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As those of you who read my articles are aware, I have been concerned about a market correction (or worse) and have been reluctant to make changes to the Protected Principal Retirement Strategy portfolio.

In reviewing the portfolio holdings and evaluating them against earnings, net investment income and dividend/distribution coverage, I have made the decision to eliminate the position in TICC Capital (NASDAQ:TICC).

Having purchased TICC at $9.76, we have thus far received two dividend payments in the amount of $.29 each. At Friday's closing price of $10.12 and counting dividends received, we have about a 10 percent profit.

The reason for liquidating this position is my concern that going forward its net investment income (NII) is not going to cover the dividend payment. In addition, TICC is continuing its practice of large secondary offerings.

From its recent quarterly earnings announcement I noticed that NII was $.25 and the dividend declared for the quarter was $.29. This is the second consecutive quarter that NII failed to cover the dividend. For the quarter ending in September 2012, NII was $.24 and the dividend was $.29. The net asset value was $9.90/share.

Looking at TICC's key metrics, we note that the current dividend/earnings per share ratio is 101 percent, the dividend/net asset value is 117 percent, and the price to net asset value is 101 percent.

Replacement Candidates

I am looking at possibly replacing TICC with one (or two) of the closed-end funds that I have been carefully tracking.

For the past six months or so, I have watched both Eaton Vance Tax-Managed Global Fund (NYSE:EXG) and Cohen & Steers Global Income Builder (NYSE:INB).

EXG is a global fund that also uses an options strategy to enhance capital appreciation. The fee is low (1.05 percent), it presently pays a monthly dividend of $.0813 for a yield of 10.5 percent. EXG sells at a discount of 10.45 percent to its net asset value. Its stock price appreciated about 20 percent in 2012, and is up almost nine percent year-to-date. Its holdings are weighted toward Europe, particularly Germany and Switzerland (stable for now at least), and it owns large-cap stocks.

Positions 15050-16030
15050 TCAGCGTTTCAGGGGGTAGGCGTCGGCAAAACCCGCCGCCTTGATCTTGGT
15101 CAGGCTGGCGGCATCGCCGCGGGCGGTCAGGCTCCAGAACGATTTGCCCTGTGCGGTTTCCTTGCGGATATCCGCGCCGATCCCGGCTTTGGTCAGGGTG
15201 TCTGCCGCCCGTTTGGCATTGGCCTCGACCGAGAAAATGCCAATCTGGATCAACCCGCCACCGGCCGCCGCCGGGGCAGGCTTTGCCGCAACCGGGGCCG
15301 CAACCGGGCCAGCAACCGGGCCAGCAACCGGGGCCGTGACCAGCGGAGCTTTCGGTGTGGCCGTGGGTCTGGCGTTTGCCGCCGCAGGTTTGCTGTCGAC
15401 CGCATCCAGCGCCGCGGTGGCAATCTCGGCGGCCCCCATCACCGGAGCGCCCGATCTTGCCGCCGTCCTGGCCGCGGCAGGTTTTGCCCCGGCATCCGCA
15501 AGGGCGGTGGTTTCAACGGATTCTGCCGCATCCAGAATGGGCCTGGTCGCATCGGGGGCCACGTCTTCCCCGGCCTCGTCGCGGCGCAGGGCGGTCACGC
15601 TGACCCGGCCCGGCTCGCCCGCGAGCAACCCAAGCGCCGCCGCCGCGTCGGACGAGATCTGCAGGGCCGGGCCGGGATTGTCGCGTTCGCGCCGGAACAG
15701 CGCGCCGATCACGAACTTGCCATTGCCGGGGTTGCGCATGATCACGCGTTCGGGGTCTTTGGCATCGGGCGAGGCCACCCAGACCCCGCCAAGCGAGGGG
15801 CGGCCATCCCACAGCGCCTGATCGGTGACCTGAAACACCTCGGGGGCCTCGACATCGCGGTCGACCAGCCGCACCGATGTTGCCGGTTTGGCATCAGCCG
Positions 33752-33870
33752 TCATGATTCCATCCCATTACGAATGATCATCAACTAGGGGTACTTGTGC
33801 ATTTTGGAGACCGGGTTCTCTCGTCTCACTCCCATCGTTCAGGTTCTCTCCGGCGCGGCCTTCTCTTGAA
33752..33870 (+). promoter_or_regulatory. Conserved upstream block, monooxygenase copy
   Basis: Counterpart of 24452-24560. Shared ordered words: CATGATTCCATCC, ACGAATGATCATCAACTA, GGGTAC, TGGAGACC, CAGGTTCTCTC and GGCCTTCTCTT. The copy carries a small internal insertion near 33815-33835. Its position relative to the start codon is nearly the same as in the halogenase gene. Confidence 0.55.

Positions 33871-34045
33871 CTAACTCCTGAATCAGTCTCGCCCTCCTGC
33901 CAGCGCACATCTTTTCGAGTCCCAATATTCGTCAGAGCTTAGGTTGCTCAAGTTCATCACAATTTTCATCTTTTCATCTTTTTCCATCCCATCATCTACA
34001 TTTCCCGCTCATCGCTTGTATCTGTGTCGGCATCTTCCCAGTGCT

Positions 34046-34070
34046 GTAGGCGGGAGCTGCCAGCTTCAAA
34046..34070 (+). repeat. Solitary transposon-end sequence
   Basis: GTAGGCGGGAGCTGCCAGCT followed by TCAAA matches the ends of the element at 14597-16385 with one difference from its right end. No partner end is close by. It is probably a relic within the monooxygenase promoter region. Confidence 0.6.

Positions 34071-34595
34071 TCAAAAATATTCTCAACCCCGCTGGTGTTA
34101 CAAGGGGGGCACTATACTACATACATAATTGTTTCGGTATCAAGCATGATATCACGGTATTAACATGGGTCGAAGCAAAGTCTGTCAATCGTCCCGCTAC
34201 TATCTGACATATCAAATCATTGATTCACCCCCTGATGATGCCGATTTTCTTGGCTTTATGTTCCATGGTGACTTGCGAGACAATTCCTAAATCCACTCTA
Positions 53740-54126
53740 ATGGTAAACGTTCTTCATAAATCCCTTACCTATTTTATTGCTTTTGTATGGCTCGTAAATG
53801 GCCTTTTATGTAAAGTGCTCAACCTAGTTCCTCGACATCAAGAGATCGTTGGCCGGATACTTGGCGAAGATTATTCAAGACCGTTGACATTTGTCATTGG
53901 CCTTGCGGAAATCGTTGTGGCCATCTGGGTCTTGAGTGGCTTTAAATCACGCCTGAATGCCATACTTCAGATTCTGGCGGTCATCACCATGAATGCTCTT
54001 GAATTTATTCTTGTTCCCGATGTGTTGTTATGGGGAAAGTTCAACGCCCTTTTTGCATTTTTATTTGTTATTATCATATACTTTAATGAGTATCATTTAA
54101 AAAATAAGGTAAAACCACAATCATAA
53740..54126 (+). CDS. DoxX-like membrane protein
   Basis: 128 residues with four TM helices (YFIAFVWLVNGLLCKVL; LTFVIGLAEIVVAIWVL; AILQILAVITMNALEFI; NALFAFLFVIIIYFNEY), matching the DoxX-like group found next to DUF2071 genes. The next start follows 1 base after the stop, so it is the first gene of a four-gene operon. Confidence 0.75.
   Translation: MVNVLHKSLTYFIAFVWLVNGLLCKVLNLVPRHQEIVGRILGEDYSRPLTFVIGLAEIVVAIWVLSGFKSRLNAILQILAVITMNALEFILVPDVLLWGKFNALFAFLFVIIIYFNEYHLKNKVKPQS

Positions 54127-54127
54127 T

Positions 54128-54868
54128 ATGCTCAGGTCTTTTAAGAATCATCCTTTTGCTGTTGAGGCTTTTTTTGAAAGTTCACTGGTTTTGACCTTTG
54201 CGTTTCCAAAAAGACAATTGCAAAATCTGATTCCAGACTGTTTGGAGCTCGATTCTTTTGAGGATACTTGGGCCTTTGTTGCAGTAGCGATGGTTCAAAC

INB owns a global portfolio (49 percent U.S. stocks) that includes large-cap stocks, master limited partnerships, utilities and real estate. It also uses covered calls and options strategies to enhance returns. INB pays a quarterly dividend of $.28 for a current yield of 10.4 percent, and it sells at a discount of 6.42 percent to net asset value. Baseline fees are a bit higher than those of EXG (1.60 percent). In 2012, its share price appreciated by just over 23 percent and it is up over seven percent year-to-date. The international portion of its portfolio is divided between developed European and Asian countries (including Japan).

Summary

It is my intention to sell the TICC position on Monday (barring unforeseen circumstances). At this time I am uncertain as to which (or both of the closed-end funds I will use to replace it.

My gut feeling is to initiate a small position in EXG first, and then possibly follow it with INB.

I have followed with great interest the recent fortune of our portfolio's two U.S. royalty trust holdings - Sandridge Permian Basin (NYSE:PER) and Chesapeake Granite Wash (NYSE:CHKR). Perhaps "fortune" is the incorrect term to use at this time. I am spending time this weekend to assess the future distributions (particularly subordination thresholds and remaining drilling obligations) of each in order to decide if, and when I might add a small amount of each to the Protected Principal Retirement Strategy portfolio in the immediate future. Hopefully, I will be in a better position to relate the results of this investigation early next week.

Source: Protected Principal Retirement Strategy: Change Is Not Always Bad

Additional disclosure: The information presented in this article does not constitute either a buy or sell recommendation for any of the stocks mentioned.